It was. The pandemic helped me take control of and get back behind the driver’s seat. As we all know, it moves real fast and I’ve discovered that it’s a healthy thing to hit the pause button once in a while and re-define where you’re headed.
You have a background doing performances for the military. Can you talk about that?
Since 2014, I have worked with sailors and marines at various military bases around the world with my performance troupe Pure Praxis. We are a social change group that uses interactive shows to teach Sexual Assault Prevention and Destructive Decisions. It’s much more effective than a PowerPoint Presentation. I have been lucky enough to travel across the US, Spain, Italy, Greece, the middle east, and my all-time favorite, Japan. Using theatre and performance to make a direct difference for young servicemen and women in the military around the globe is something I take true pride in. The work has been the most rewarding experience of my personal and professional life.
What have you worked on recently on the film front?
I finished working on a seriously fun independent film called “Magic Hour,” which will be released later this year, directed by the very funny and talented Alan Matz. It’s a comedic, apocalyptic horror film where I was fortunate enough to play one of the evil characters. Lots of blood, laughs, and of course a killer clown. Cannot wait to see how it turns out. I also recently released a short film which my company, MatadorTwentyThree produced called, “Gun.” We are currently exploring the film festival circuit and have already had a positive response from several.
What is your role in “Gun?”
I play a corrupt detective who pressures a small-time arms dealer to provide information for a murder case. I co-wrote and produced with my writing partner Andre Rollins. We shot on an Alexa Mini and it came out even better than we had hoped. Detective Ramsey is one of those characters you dream to play; so much fun. I learned that you have to create those opportunities for yourself and go get it done.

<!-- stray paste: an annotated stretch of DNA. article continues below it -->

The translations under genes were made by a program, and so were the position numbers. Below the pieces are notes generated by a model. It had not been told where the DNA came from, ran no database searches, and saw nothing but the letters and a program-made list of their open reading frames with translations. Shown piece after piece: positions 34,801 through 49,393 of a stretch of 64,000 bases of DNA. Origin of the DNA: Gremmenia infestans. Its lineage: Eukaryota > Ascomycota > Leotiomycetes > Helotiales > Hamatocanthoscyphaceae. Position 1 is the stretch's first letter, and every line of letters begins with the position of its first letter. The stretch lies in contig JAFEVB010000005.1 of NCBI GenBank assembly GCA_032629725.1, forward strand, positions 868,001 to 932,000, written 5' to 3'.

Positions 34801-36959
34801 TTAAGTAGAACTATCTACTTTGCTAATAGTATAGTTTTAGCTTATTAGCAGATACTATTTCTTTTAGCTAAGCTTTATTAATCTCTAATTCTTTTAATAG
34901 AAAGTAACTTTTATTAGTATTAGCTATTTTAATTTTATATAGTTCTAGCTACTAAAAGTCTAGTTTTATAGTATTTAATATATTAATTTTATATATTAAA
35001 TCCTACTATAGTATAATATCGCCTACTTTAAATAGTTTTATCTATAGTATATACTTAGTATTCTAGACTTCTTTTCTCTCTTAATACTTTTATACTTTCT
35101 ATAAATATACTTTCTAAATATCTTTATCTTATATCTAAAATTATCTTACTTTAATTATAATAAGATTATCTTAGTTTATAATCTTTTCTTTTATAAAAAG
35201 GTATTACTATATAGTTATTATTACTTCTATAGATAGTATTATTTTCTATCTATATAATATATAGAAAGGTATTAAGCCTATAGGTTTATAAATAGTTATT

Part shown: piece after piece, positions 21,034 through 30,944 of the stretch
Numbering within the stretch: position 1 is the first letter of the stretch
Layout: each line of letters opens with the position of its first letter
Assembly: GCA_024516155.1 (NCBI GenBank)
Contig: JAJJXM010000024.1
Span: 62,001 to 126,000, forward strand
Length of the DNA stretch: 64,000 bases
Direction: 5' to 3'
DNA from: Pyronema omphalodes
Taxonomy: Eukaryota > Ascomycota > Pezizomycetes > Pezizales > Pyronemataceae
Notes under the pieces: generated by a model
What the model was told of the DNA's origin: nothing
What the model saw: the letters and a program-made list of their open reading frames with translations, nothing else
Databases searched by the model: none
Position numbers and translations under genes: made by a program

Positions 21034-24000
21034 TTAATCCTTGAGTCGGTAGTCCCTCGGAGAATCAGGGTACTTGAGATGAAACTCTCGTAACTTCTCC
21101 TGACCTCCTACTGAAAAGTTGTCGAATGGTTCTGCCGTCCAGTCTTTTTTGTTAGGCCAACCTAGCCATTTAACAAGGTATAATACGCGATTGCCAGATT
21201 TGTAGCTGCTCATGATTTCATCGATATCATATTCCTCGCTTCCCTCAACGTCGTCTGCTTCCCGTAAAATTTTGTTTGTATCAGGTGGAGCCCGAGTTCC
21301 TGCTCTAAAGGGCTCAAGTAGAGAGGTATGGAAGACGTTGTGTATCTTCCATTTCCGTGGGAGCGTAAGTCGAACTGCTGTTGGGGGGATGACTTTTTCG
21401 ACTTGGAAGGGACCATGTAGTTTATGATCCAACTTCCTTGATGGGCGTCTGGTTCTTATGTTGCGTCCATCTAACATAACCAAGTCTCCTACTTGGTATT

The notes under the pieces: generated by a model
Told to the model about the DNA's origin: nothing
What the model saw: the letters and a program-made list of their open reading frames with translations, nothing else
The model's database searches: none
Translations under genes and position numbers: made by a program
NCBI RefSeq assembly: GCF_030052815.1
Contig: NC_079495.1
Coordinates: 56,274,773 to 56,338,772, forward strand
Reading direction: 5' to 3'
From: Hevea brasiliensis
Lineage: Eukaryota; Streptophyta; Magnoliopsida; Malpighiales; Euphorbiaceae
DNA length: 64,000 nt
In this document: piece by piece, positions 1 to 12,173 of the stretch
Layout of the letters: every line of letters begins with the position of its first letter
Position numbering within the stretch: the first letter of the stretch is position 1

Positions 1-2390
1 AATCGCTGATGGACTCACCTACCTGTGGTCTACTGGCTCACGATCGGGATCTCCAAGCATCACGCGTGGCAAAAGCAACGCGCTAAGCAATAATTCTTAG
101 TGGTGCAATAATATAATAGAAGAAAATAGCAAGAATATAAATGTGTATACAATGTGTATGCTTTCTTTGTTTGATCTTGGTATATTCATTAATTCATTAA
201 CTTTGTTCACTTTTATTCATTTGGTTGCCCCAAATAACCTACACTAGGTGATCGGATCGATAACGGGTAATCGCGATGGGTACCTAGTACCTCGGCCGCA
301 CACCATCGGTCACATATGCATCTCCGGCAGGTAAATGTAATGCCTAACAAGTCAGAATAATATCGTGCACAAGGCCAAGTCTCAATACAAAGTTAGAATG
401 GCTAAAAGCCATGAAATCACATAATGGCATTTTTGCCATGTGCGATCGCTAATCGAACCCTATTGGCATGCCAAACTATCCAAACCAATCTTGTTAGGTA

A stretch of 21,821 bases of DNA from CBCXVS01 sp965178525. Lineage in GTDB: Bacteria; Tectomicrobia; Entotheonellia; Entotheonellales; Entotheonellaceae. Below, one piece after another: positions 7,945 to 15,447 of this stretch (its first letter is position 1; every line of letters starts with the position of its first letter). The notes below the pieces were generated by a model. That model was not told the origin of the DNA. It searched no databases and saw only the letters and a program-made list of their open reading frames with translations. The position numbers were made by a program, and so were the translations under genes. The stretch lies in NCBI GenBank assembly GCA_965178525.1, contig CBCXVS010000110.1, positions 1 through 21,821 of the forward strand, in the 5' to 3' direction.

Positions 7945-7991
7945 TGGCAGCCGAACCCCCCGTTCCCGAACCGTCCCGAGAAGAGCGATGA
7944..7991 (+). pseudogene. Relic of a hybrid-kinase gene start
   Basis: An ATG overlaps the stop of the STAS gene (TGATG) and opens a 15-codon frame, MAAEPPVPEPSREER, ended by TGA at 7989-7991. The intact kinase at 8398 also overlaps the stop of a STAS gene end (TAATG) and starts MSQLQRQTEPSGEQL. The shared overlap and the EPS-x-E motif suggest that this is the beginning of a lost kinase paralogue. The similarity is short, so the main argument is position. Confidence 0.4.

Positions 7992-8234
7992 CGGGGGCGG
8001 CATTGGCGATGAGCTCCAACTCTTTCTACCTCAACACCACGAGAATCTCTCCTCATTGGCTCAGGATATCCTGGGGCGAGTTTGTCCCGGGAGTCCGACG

What’s next for you work-wise?
My writing partner and I are in pre-production on a limited series called “Ventura” and I just finished shooting a web series called, “Half-Grown.”
What’s that about?
Half-Grown is a very funny light-hearted comedy about two roommates, who are completely mismatched. One of them thriving and one is failing to launch. I play a “Scotty” who is having a really tough time adulting.
What about “Ventura?”
Ventura deals with the clashing of Mongrol and Hell’s Angel culture against the Mexican Cartel and Mafia during the late 90’s and early 2000’s. I will play Sean Brennan who was involved in Hell’s Angel circles and drug culture during the 80’s and 90’s. We get to see some of the aftermath of the “intermingling” and violence of these criminal groups under the backdrop of Ventura, California.
Sounds like you have a lot on the go.
It took a long time to form solid working relationships with good people. I’m just leaning on that right now.
Thanks for chatting with us, Preston.
Thank you so much.